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Virus-driven budget cuts hit justice system

lady-justiceHopes for extra state money to boost district courts’ staff, public defender ranks and legal aid offices have evaporated as the COVID-19 virus forced state budget rollbacks.

Spending cuts recommended by Gov. Ralph Northam even signaled delay of a long-sought new general district judgeship in Fairfax County.

Legislators meeting in a one-day veto-override session April 22 offered no objections to Northam’s proposed cuts in light of the novel coronavirus pandemic that eviscerated expected state revenues following the March 7 end of the Assembly’s regular session.

District court clerks

The biggest loser in the round of virus-driven budget cuts may be district court clerk offices.

Court officials contended last fall the system was short 276 full-time district court clerks’ positions. The state budget was funding clerks’ offices at just 80% of its need, supporters said.

Legislators were somewhat sympathetic. The budget approved by the Assembly just before the virus impact hit would have provided for 90 new deputy clerk positions in the first year of the two-year plan and an additional 30 new posts the next year.

Although the added money was labeled for general district courts, the court system would have been authorized to spend the allocation for both general district and juvenile and domestic relations court clerk positions, according to a Supreme Court spokesperson.

Despite the temporary loss of the funding boost, clerk staffers will “continue to do the best they can to serve the public, judges and others who interact with the district courts,” the court said in an email.

“The pressures of these staffing needs will be felt even more acutely when the courts begin to resume more normal operations and the thousands of cases that have been continued will need to be heard and processed. We appreciate the Governor’s approach of delaying rather than removing the funding for these positions, and we hope that when it is time to restore the funding, the essential nature of the services provided by these positions will be recognized and prioritized,” the court spokesperson said.

Public defender slots

Public defender offices were hoping for an additional 59 assistant PD positions. Recruitment plans now are on hold, said Maria Jankowski of the Virginia Indigent Defense Commission.

“We need the positions and made the case for the urgency. Ultimately we will continue to serve our clients,” Jankowski said. “That said, we were not uniquely singled out and understand that this is unprecedented,” she added.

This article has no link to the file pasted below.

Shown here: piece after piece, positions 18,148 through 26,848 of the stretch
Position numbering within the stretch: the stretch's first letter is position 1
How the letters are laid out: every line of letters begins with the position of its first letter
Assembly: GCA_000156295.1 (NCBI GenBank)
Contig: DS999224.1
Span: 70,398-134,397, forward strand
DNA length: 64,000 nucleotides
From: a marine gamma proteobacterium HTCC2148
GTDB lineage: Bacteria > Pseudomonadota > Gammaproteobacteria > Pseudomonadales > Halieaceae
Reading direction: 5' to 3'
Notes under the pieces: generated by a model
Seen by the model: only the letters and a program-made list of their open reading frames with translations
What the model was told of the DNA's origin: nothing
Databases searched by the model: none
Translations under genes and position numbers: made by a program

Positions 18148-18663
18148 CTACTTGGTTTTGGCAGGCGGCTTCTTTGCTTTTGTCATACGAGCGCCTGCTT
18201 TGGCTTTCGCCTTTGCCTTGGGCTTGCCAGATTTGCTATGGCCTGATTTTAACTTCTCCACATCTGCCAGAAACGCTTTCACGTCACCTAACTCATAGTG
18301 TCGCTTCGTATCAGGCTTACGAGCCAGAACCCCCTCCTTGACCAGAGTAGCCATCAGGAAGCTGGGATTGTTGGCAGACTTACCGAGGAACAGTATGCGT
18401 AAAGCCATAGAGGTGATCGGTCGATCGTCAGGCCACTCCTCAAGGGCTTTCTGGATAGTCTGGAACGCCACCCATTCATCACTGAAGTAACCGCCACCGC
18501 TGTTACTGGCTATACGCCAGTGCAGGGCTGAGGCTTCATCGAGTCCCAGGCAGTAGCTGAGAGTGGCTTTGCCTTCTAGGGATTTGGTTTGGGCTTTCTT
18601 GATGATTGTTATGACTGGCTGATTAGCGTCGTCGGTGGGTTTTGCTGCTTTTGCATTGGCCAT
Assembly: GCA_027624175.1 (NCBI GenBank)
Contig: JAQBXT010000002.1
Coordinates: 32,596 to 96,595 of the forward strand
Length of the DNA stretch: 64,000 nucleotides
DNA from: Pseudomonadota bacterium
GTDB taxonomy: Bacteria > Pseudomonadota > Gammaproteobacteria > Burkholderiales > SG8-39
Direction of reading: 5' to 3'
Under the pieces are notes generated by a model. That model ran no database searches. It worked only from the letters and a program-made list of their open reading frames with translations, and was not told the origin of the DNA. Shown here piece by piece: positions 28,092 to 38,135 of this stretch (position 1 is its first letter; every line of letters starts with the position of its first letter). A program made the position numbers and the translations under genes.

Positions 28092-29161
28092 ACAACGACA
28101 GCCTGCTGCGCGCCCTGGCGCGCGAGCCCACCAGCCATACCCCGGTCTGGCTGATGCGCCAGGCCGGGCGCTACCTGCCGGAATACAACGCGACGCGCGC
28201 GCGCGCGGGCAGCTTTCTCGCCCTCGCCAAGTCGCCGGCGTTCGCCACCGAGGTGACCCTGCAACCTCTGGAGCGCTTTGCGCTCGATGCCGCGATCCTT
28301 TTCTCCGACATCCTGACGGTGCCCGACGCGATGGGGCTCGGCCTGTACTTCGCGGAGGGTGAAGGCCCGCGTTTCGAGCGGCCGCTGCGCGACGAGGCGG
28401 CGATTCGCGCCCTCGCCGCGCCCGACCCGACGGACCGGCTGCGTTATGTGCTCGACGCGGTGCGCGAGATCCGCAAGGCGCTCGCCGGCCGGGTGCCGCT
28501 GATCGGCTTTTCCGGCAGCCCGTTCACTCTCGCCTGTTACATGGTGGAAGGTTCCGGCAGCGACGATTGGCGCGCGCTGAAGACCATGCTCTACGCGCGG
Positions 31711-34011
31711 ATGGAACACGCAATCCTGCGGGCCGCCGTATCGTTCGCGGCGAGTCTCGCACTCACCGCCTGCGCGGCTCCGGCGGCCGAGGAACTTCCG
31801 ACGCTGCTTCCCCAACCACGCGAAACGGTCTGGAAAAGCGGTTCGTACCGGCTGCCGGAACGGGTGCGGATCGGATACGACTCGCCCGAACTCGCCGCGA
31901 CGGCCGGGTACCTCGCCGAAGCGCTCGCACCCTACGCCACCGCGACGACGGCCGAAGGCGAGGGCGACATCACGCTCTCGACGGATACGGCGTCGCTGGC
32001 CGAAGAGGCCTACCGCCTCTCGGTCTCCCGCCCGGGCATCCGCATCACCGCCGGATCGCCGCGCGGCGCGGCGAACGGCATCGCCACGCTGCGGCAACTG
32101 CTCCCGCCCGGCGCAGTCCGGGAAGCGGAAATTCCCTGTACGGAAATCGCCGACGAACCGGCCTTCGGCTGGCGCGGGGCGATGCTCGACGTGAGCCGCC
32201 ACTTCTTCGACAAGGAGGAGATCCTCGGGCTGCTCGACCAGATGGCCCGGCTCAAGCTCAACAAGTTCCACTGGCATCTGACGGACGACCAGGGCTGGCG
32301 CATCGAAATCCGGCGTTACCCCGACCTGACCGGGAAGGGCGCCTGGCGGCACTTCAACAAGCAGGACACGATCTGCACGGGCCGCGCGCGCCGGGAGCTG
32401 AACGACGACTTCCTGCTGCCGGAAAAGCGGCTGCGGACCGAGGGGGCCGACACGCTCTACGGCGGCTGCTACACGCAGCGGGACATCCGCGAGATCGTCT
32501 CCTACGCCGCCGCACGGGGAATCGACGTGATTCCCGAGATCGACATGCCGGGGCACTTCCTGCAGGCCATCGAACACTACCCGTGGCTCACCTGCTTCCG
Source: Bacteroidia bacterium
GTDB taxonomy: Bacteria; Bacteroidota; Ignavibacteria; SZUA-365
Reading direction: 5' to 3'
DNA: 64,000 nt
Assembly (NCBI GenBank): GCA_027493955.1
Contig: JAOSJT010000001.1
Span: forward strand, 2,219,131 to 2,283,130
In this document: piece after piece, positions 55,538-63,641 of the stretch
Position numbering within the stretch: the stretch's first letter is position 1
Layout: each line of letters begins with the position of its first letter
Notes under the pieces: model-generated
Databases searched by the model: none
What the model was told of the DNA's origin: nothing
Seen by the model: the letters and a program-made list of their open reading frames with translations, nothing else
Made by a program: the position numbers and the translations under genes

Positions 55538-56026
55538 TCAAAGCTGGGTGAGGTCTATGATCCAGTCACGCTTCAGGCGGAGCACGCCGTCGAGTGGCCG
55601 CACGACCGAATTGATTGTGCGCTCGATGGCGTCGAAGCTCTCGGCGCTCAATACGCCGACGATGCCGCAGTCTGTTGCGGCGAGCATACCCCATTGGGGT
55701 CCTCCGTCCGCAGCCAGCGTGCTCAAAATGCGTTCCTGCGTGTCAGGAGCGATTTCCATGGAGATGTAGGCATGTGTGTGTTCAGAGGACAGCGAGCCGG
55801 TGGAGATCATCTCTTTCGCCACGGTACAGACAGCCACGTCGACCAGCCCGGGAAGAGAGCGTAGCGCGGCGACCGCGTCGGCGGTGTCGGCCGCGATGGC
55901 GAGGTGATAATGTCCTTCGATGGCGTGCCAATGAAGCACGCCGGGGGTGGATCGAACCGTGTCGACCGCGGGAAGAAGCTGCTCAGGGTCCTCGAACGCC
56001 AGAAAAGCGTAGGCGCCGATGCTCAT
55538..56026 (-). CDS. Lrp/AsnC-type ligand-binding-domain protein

Northam’s proposed cuts will not affect plans to create a public defender office for Prince William County, the IDC said. A July launch date has been planned.

Legal aid offices

The cuts to legal aid offices hinder the effort to assist renters fighting eviction, according to Mark D. Braley, executive director of the Legal Services Corporation of Virginia.

“We understand the need for pressing the pause button on new spending, but this removal of funds specifically intended to reduce evictions will hinder legal aid’s ability to meet the flood of evictions coming as a result of the pandemic,” Braley wrote in a published essay.

The Northam cut removes money for 14 attorney positions, Braley said. Other legal aid funding sources also are drying up, he added.

“Facing $2.5 million in losses on top of the removal of its $1.5 million general revenue increase means legal aid programs across Virginia, on the front-line of alleviating the impact of COVID-19 for vulnerable Virginians, will have to do with far fewer resources,” Braley said.

Fairfax judgeship

For two years, Fairfax County General District Chief Judge Lisa A. Mayne and fellow Judge Manuel A. Capsalis traveled to Richmond to ask for an added judgeship for the 19th District. Their efforts appeared to be rewarded in 2020 with inclusion of funding for a 12th general district bench seat in the state budget.

The judgeship is now on hold. Mayne said she understands the circumstances.

“The Court is grateful that the General Assembly recognized our need for a twelfth judge and amended the code to authorize the additional judge. Loss of the funding, while disappointing, is understandable given the current situation,” Mayne said in an email.

“We are hopeful the General Assembly will move as quickly as possible to restore the funding once the economy stabilizes. If, as some predict, social distancing will be with us for some time, the additional judge will go a long way toward preserving smaller dockets and maintaining proper distance protocols once resumption of normal dockets is possible,” Mayne said.